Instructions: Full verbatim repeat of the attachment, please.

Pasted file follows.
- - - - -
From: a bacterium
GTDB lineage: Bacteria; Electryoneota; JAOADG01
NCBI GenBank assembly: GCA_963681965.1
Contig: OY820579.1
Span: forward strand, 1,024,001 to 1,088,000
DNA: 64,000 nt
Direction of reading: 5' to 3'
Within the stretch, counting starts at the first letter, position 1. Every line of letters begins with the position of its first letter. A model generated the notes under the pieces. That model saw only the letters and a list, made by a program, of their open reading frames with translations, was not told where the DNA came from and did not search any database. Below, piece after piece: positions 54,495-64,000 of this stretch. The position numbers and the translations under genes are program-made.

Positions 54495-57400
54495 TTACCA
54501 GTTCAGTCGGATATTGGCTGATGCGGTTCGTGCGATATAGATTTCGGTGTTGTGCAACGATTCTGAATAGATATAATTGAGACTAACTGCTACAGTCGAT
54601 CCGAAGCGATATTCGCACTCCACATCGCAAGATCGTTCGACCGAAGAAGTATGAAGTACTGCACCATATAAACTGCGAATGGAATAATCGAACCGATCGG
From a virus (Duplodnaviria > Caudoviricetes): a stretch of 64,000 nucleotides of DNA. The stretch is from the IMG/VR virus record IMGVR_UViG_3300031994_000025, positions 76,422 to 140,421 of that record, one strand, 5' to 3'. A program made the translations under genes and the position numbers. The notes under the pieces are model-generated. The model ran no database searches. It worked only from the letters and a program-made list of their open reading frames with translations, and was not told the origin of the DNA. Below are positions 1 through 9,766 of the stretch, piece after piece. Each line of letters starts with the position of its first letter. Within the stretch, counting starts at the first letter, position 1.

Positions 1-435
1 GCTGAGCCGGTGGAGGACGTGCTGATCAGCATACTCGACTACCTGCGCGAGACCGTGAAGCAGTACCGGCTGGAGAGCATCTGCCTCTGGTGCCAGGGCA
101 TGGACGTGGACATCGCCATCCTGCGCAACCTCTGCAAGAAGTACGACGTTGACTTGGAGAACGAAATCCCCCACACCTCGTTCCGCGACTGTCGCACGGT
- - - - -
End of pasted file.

From: a bacterium
GTDB lineage: Bacteria; Electryoneota; JAOADG01
NCBI GenBank assembly: GCA_963681965.1
Contig: OY820579.1
Span: forward strand, 1,024,001 to 1,088,000
DNA: 64,000 nt
Direction of reading: 5' to 3'
Within the stretch, counting starts at the first letter, position 1. Every line of letters begins with the position of its first letter. A model generated the notes under the pieces. That model saw only the letters and a list, made by a program, of their open reading frames with translations, was not told where the DNA came from and did not search any database. Below, piece after piece: positions 54,495-64,000 of this stretch. The position numbers and the translations under genes are program-made.

Positions 54495-57400
54495 TTACCA
54501 GTTCAGTCGGATATTGGCTGATGCGGTTCGTGCGATATAGATTTCGGTGTTGTGCAACGATTCTGAATAGATATAATTGAGACTAACTGCTACAGTCGAT
54601 CCGAAGCGATATTCGCACTCCACATCGCAAGATCGTTCGACCGAAGAAGTATGAAGTACTGCACCATATAAACTGCGAATGGAATAATCGAACCGATCGG
From a virus (Duplodnaviria > Caudoviricetes): a stretch of 64,000 nucleotides of DNA. The stretch is from the IMG/VR virus record IMGVR_UViG_3300031994_000025, positions 76,422 to 140,421 of that record, one strand, 5' to 3'. A program made the translations under genes and the position numbers. The notes under the pieces are model-generated. The model ran no database searches. It worked only from the letters and a program-made list of their open reading frames with translations, and was not told the origin of the DNA. Below are positions 1 through 9,766 of the stretch, piece after piece. Each line of letters starts with the position of its first letter. Within the stretch, counting starts at the first letter, position 1.

Positions 1-435
1 GCTGAGCCGGTGGAGGACGTGCTGATCAGCATACTCGACTACCTGCGCGAGACCGTGAAGCAGTACCGGCTGGAGAGCATCTGCCTCTGGTGCCAGGGCA
101 TGGACGTGGACATCGCCATCCTGCGCAACCTCTGCAAGAAGTACGACGTTGACTTGGAGAACGAAATCCCCCACACCTCGTTCCGCGACTGTCGCACGGT